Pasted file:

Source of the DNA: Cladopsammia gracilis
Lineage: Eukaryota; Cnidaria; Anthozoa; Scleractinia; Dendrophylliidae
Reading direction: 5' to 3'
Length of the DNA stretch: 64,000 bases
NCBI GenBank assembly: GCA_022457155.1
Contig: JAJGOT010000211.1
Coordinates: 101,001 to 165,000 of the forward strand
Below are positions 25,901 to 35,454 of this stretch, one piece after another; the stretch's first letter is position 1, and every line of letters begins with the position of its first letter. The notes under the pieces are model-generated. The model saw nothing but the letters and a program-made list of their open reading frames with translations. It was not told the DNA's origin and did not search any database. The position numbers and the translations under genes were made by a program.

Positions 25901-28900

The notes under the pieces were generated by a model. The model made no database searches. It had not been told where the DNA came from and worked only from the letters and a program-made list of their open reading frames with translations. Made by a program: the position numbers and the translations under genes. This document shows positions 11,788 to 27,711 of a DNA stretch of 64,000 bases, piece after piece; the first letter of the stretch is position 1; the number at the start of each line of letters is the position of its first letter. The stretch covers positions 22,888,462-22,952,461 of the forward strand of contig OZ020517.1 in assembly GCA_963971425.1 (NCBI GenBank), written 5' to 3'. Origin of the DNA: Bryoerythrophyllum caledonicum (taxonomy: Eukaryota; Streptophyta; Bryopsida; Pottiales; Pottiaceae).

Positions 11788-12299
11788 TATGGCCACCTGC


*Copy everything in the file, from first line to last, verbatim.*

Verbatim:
Source of the DNA: Cladopsammia gracilis
Lineage: Eukaryota; Cnidaria; Anthozoa; Scleractinia; Dendrophylliidae
Reading direction: 5' to 3'
Length of the DNA stretch: 64,000 bases
NCBI GenBank assembly: GCA_022457155.1
Contig: JAJGOT010000211.1
Coordinates: 101,001 to 165,000 of the forward strand
Below are positions 25,901 to 35,454 of this stretch, one piece after another; the stretch's first letter is position 1, and every line of letters begins with the position of its first letter. The notes under the pieces are model-generated. The model saw nothing but the letters and a program-made list of their open reading frames with translations. It was not told the DNA's origin and did not search any database. The position numbers and the translations under genes were made by a program.

Positions 25901-28900

The notes under the pieces were generated by a model. The model made no database searches. It had not been told where the DNA came from and worked only from the letters and a program-made list of their open reading frames with translations. Made by a program: the position numbers and the translations under genes. This document shows positions 11,788 to 27,711 of a DNA stretch of 64,000 bases, piece after piece; the first letter of the stretch is position 1; the number at the start of each line of letters is the position of its first letter. The stretch covers positions 22,888,462-22,952,461 of the forward strand of contig OZ020517.1 in assembly GCA_963971425.1 (NCBI GenBank), written 5' to 3'. Origin of the DNA: Bryoerythrophyllum caledonicum (taxonomy: Eukaryota; Streptophyta; Bryopsida; Pottiales; Pottiaceae).

Positions 11788-12299
11788 TATGGCCACCTGC